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Print on demand textbooks for college students

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On March 18, 2104, the University of Phoenix introduced a print on demand textbook service to students and faculty. Essentially, students can utilize a designated service provider, Edmap, to print digital textbooks for select courses. The service is provided at an additional cost, and is completely optional. The introduction of print on demand services for digital textbooks is not unique to the University of Phoenix, but is a growing trend in higher education to help address the individual needs of students.

Not all digital texts are available for the print on demand service because the publisher determines if the intellectual property can be licensed to use a print on demand service. It is important to understand that a print on demand service requires an approved printing service. Students cannot print the text on their own personal printer.

A print on demand service is not the equivalent of traditionally bound physical textbook. The pages are printed in black and white. For some subjects, the use of color is an important learning construct, particularly with graphics, charts, diagrams, and other labels. When the book is printed, it is also bound with a soft cover.

Some students are perfectly satisfied with digital text, while others sometimes prefer the use of paper texts. The reason many students desire printed textbooks is to support active reading. Active reading is a study strategy most often employed that includes the physical interaction with the text. This includes highlighting, underlining, writing in margins and between lines of text, and other coding schema.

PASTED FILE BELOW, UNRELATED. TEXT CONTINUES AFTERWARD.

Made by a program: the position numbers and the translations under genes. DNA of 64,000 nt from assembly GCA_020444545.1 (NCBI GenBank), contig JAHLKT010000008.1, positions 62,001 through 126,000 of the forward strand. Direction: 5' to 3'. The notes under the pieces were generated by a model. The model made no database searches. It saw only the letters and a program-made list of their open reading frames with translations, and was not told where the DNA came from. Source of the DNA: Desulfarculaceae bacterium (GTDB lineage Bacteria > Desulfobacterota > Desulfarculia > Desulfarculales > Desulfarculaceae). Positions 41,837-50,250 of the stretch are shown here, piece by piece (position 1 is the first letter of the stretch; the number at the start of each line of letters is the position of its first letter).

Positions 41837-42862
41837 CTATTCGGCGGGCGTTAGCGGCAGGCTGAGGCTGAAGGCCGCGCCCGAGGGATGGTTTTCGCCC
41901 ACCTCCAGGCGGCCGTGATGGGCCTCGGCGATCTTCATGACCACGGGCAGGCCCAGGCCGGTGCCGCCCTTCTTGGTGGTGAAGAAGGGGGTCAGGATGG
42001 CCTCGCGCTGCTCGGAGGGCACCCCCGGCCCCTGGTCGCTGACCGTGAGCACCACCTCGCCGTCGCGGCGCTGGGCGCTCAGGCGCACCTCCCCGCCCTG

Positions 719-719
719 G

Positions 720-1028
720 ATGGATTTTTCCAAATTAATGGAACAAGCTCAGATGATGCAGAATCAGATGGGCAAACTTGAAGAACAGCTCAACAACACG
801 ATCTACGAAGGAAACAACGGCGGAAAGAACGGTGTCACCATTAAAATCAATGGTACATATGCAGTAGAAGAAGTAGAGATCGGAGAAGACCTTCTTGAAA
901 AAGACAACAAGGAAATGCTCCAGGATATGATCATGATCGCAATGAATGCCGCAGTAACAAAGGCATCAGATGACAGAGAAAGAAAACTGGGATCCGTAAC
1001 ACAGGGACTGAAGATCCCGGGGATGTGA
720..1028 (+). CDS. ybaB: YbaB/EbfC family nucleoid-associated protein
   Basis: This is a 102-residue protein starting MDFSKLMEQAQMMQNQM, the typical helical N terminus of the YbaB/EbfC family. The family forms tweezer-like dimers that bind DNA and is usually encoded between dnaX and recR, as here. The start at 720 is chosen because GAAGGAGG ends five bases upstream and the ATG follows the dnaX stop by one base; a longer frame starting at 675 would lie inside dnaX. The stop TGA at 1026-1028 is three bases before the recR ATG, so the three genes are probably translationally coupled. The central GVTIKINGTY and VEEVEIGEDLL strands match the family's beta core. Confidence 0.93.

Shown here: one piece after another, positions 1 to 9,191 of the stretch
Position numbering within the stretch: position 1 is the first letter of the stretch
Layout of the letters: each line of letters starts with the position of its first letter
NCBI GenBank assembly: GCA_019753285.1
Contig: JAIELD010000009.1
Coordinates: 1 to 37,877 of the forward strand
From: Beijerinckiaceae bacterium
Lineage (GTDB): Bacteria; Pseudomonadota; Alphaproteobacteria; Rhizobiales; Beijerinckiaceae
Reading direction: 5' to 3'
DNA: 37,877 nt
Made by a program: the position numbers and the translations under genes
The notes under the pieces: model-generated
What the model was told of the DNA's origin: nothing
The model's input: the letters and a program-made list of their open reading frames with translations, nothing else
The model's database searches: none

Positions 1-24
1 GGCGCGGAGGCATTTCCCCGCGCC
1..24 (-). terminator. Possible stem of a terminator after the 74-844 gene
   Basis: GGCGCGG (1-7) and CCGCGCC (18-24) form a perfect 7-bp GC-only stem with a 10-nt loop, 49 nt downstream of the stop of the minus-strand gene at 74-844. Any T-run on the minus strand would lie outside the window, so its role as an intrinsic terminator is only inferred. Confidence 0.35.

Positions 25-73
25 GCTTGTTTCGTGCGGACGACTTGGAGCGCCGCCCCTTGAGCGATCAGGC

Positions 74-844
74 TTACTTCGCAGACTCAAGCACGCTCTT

The ability to use active reading strategies with digital text is generally viewed as comparatively inefficient as with paper. The display area of the screen often requires frequent scrolling, which can be distracting. More importantly, the ability to use active reading functions on a computer is often much more cumbersome than with a physical pen or highlighter. It comes down to efficiency and technology transparency. Using paper, the physical gestures are natural and not distracting to the reader. Using a computer, the constant use of buttons, icons, and menus can be intrusive and distracting.

There is “no one size fits all” to recommend one media type over another. It depends on personal preference and the type of subject matter. For schools that are offering digital texts, the additional option for a print on demand service should ideally be part of the program. Forcing students to read digitally if they prefer paper is an unnecessary burden placed on the student. Hopefully, more publishers and schools will support a print on demand option to address the needs of all students.

A significant issue with college textbooks is the cost. A digital version sometimes helps to reduce the cost burden, but not always. The cost of a digital text and a print on demand option may or may not be less expensive than the standard textbook. It just depends on the specific book and how the publisher prices it. Therefore, students and schools need to consider each book individually based on total cost of ownership, subject matter, and personal preferences.